Students, teachers say it improves focus, academic performance
GALION — Studies have shown that students learn in many ways, in many different environments.
Several Galion City Schools classrooms have undergone a transformation to be more accommodating to students by providing flexible seating in the classroom.
Eighth-grade reading/language arts teacher Gina Redman was one of the first teachers to implement flexible seating in her classroom. Redman’s co-teacher presented her with the idea the night before the Middle School’s Open House, and she immediately started implementing a more “comfortable” classroom.
“I went ‘thrift shopping’ and purchased two chairs and four exercise balls to use as seats for my students,” Redman said. “I had two cushioned chairs at home that I painted — one orange and one blue — and I was able to start the year with an assortment of comfortable and colorful chairs!”
High School Spanish teacher Molly Fairchild had also heard about flexible seating, and after doing research decided she would try it, since no other classroom in the High School had converted to flexible seating.
“I went to see Gina’s classroom and absolutely loved it,” Fairchild said. “That visit sold me on the idea, and I implemented flexible seating at the start of the second semester of this school year.”
The fifth-grade team of Sue Stark, Jenny Reagan and Christine Smith started the 2016-2017 school year offering flexible seating to their students. The trio first started reading about the idea on Pinterest, a popular website on social media.
“After reading the research on student improvements in the flexible seating classroom, we began to formulate a plan that would best suit our students for the upcoming school year,” Stark said. “Our flexible seating plan allows for a flow of movement, as well as a choice about seating.”
Galion High School French teacher Violeta Chinni heard about the idea from Fairchild. After a two-week research period, Chinni put together a plan for fundraising, acquisition of furniture through donations and crowd-sourcing, an implementation schedule and her own official flexible seating rollout.
“I officially rolled out flexible seating in my French classes February 13,” said Chinni. “My main goalwas to provide students alternative seating options to help them relax, focus, engage and achieve their academic goals.”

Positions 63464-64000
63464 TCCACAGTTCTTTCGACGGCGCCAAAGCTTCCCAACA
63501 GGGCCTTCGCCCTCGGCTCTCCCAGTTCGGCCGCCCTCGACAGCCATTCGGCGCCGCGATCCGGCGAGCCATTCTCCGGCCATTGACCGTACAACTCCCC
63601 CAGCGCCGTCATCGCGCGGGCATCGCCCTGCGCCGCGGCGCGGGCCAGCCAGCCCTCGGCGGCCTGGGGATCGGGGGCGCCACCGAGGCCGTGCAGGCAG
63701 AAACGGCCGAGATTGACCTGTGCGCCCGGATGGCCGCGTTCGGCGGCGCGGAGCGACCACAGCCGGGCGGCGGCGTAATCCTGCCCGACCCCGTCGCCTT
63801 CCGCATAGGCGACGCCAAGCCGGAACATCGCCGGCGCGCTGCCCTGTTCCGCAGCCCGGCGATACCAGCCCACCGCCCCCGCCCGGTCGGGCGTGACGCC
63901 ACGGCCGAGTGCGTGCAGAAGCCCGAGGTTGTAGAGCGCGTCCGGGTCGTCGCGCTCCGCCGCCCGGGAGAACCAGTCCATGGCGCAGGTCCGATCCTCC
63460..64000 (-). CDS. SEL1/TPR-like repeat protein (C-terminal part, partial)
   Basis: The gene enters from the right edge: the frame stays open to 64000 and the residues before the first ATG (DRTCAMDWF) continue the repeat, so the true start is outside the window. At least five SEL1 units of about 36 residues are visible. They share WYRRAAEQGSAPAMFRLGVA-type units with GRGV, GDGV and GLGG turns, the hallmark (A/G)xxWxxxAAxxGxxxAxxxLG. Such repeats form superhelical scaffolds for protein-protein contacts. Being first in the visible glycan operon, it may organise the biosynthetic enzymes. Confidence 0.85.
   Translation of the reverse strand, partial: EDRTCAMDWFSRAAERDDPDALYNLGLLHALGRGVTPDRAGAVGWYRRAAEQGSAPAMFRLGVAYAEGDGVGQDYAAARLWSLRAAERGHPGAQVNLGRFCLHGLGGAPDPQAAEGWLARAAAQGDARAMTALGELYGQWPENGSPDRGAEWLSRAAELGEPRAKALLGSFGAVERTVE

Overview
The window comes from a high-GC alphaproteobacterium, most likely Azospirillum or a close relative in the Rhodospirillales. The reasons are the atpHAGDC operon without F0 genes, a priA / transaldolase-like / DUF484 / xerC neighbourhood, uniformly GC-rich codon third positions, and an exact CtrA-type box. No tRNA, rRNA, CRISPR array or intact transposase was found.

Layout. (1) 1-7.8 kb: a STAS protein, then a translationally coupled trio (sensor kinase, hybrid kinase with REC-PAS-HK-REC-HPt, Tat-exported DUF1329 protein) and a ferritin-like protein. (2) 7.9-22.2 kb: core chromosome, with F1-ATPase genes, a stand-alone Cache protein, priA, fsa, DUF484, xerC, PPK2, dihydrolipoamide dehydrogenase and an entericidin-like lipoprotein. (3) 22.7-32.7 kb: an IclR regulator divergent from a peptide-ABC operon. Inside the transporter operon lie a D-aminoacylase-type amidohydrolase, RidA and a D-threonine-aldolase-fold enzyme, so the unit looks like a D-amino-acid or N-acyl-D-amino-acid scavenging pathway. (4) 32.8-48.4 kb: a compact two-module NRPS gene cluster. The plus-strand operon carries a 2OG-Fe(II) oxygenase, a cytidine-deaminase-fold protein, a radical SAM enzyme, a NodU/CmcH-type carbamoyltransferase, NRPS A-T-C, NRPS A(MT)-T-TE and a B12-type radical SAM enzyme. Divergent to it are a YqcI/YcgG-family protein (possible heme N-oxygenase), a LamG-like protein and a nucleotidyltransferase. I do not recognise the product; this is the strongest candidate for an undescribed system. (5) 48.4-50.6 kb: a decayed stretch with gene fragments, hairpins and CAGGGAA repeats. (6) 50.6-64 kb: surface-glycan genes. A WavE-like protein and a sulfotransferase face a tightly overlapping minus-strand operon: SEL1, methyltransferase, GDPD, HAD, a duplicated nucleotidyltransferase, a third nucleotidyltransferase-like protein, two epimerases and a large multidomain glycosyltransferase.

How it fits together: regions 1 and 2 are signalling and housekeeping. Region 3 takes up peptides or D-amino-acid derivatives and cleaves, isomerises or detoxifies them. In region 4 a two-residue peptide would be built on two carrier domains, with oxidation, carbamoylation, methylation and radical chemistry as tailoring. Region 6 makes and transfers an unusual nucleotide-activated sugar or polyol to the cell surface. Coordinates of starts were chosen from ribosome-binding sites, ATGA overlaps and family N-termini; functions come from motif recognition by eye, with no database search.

Whether implementation of the flexible seating in the classroom took place at the beginning or middle of the school year, the educators have witnessed a positive impact on student achievement.
“I have very few tardies to my class, and I do not use a seating chart. It’s a first-come-, first-serve seating arrangement and my students are lined up ready to enter the classroom and learn,” Redman said. “I’ve had numerous students tell me that the love my classroom and wish others would convert to a flexible seating arrangement.”
The fifth-grade team at the Intermediate School learned that students are better able to pay attention to what they need to do if they are comfortable.
“All students, just like all adults, are not going to be comfortable in classroom chairs,” said Reagan. “Our classroom is more pleasant and informal, which leads to increased student productivity.”
The theme of increased student productivity has carried through to the classrooms at Galion High School.
“My students seem more comfortable and more focused,” Fairchild said. “I think it’s also nice that it gives them choice and they aren’t limited to a seating chart.”
“Since implementing the flexible seating arrangement, my students have shown improvement in many areas,” Chinni said. “Their behavior and attitudes have improved, as well as their ability to follow directions and stay on task. Finally, I’ve witnessed the improvement in their academic performance and their collaborative efforts.”
What about the students?
While teachers have enjoyed improvements to overall student productivity, behavior, attitudes and performance, students have happily embraced the changes to their classroom.
“The most appealing part about flexible seating is how it creates an inviting environment for students,” said French 3 student Jared Dixon. “It promotes relaxation and learning, and it helps academically by providing a calm environment that promotes student participation.”
“I find flexible seating appealing because it allows me to be comfortable in class every day,” said French 3 student Keaton Durbin. “Unlike a traditional classroom, I can sit in a different spot everyday based on what we are doing, and I feel like it helps me academically because it allows me to focus.”
This is just a small step toward achieving a larger goal of improving student outcomes by providing varying environments for students to learn.
“I am incredibly proud of the teachers who have independently embraced flexible seating and implemented it in their classrooms,” said Superintendent Jim Grubbs. “Hearing the students talk about the positive impact the new learning environments have on their academic performance is proof that alternative classrooms are going to be required to help our students achieve their maximum potential, and I’m fully committed to helping make that happen in the Galion City School District.”
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